Although the Essex County Prosecutor’s Office has completed its investigation into alleged racial profiling by the Maplewood Police in April — stating there was “insufficient credible evidence to warrant a prosecution” of Police Chief Robert Cimino and Capt. Joshua Cummis — a portion of the investigation is ongoing on the local level, according to Maplewood Township counsel.
The ECPO referred a portion of the matter back to the Maplewood Police Department for an Internal Affairs investigation and that investigation is ongoing, said Township counsel.
Village Green learned of the ongoing investigation when we renewed our Open Public Records Act request for audio and police reports from the July 5 post-fireworks incidents that spurred the investigations. With a local internal affairs investigation in the works, no documents will be released until that investigation is complete.
On April 4, Maplewood Township Administrator Joseph Manning read the ECPO Professional Standards Bureau letter aloud in a Township Committee meeting; the letter stated that the “investigation and review of all information failed to disclose sufficient evidence to fully prove or disprove the allegations.” (Read the full letter here.)
At that time, Maplewood Mayor Victor DeLuca indicated that the town was carefully considering its next steps.
“The Township Committee received a copy of the letter in the late afternoon on April 4,” Mayor Victor DeLuca wrote to Village Green in an email on April 5. “The Township Committee discussed the letter and requested the Township Attorney review the options available to the Township Committee for its further action.”
The investigation relates to events following the July 5, 2016 Maplewood fireworks when three teenage boys from South Orange and one from Maplewood were arrested and charged with a variety of counts—including disorderly conduct, obstruction of the administration of law, resisting arrest, and aggravated assault on a police officer — as a large group of teens was escorted by the police through Maplewood toward the Irvington border.
Some witnesses claimed that when the teens came to the Elmwood Avenue and Boyden Avenue area, police “instigated” a fight. Tweets and video posted from that night appear to show some of the altercation, and one girl can be heard saying, “They just pepper sprayed everyone for no reason.” Columbia High School teacher T.J. Whitaker, who taught and advised a number of the teens, called for an independent investigation.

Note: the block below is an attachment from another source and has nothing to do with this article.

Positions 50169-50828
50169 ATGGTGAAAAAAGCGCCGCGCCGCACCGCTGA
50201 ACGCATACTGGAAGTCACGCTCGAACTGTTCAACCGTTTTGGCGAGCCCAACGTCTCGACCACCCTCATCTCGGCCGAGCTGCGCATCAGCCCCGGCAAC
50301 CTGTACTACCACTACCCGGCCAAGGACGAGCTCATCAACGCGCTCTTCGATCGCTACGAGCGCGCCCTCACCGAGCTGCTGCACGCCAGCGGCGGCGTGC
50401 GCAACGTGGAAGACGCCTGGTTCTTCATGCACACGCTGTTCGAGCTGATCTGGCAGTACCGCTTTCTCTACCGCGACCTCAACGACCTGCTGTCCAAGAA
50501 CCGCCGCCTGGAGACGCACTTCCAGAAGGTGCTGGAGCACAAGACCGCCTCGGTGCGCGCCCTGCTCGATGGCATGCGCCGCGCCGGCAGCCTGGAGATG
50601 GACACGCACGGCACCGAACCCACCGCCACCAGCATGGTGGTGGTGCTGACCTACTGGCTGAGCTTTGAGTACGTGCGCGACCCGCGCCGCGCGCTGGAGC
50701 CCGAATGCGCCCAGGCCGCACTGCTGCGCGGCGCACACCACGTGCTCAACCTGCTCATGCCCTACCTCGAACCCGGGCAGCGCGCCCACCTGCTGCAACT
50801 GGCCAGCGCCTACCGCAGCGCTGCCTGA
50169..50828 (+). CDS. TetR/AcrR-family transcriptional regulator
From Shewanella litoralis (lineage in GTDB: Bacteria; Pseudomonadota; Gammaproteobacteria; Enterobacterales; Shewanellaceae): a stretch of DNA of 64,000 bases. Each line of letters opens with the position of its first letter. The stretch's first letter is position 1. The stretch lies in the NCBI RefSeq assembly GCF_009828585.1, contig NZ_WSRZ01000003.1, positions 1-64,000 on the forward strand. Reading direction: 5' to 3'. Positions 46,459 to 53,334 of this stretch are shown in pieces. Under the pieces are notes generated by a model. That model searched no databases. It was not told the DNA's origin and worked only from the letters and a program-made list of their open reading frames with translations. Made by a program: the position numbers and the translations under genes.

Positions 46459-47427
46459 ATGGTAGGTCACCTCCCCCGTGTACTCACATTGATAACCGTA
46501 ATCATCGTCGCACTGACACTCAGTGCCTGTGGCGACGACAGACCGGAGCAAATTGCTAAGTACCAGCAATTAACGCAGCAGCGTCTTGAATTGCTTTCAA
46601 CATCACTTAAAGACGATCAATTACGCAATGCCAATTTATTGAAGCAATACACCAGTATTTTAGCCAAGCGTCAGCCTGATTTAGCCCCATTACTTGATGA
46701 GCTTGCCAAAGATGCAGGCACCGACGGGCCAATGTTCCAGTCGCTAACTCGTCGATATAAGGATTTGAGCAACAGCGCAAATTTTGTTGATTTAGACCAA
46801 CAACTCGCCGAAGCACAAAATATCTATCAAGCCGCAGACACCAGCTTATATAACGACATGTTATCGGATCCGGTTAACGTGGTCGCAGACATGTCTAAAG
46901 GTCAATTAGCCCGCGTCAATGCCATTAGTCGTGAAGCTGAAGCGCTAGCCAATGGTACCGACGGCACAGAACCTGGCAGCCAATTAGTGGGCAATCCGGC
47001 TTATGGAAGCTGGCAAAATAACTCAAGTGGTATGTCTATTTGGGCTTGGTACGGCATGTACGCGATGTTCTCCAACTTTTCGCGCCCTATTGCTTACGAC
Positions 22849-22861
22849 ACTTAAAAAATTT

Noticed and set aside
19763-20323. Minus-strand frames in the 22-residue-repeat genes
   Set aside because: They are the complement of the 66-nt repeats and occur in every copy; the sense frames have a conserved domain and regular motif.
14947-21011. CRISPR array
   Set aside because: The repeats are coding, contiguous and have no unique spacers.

When asked for comment today, Maplewood Mayor Vic DeLuca wrote, “Because this incident is still under investigation, the Township is not able to publicly comment.” When asked for comment in March about the ongoing investigation, DeLuca took the opportunity to point out Resolution 226-16 — “Supporting the Investigation by the Essex County Prosecutor” which was adopted on December 6, 2016 (read it here).
The resolution, which was proposed by DeLuca, notes that the “Maplewood Township Committee has deep concerns about the events of July 5, 2016,” and that the TC “calls upon the Essex County Prosecutor to conduct a thorough, fair, transparent and timely investigation of the alleged events regarding the Maplewood Police Department occurring on July 5, 2016.”
Other Township Committee members expressed their concerns at the March 21 Township Committee meeting:
“There have been incidents between the police and the public about which we cannot legally comment but it does not mean we are not thinking about them or are not concerned about them,” said Deputy Mayor Nancy Adams. “Even though we can not speak about them publicly, our silence is deafening. The public needs to hear from us as the governing body.”
Township Committee member Greg Lembrich also alluded to the incident in his remarks in March, saying, “Just because we are not talking about it because we are not permitted to, I’d like to assure the public that the TC is taking these issues very seriously and are doing whatever we can and … when the time comes to take any public action that we are committed to doing so.”
Also in March, Chief Robert Cimino and Sgt. Thomas DiMaggio attended an instructional training course known as “Fair and Impartial Policing – Training of Trainers” in order to “ensure that the Maplewood Police Department would be at the forefront of newly mandated cultural diversity training.”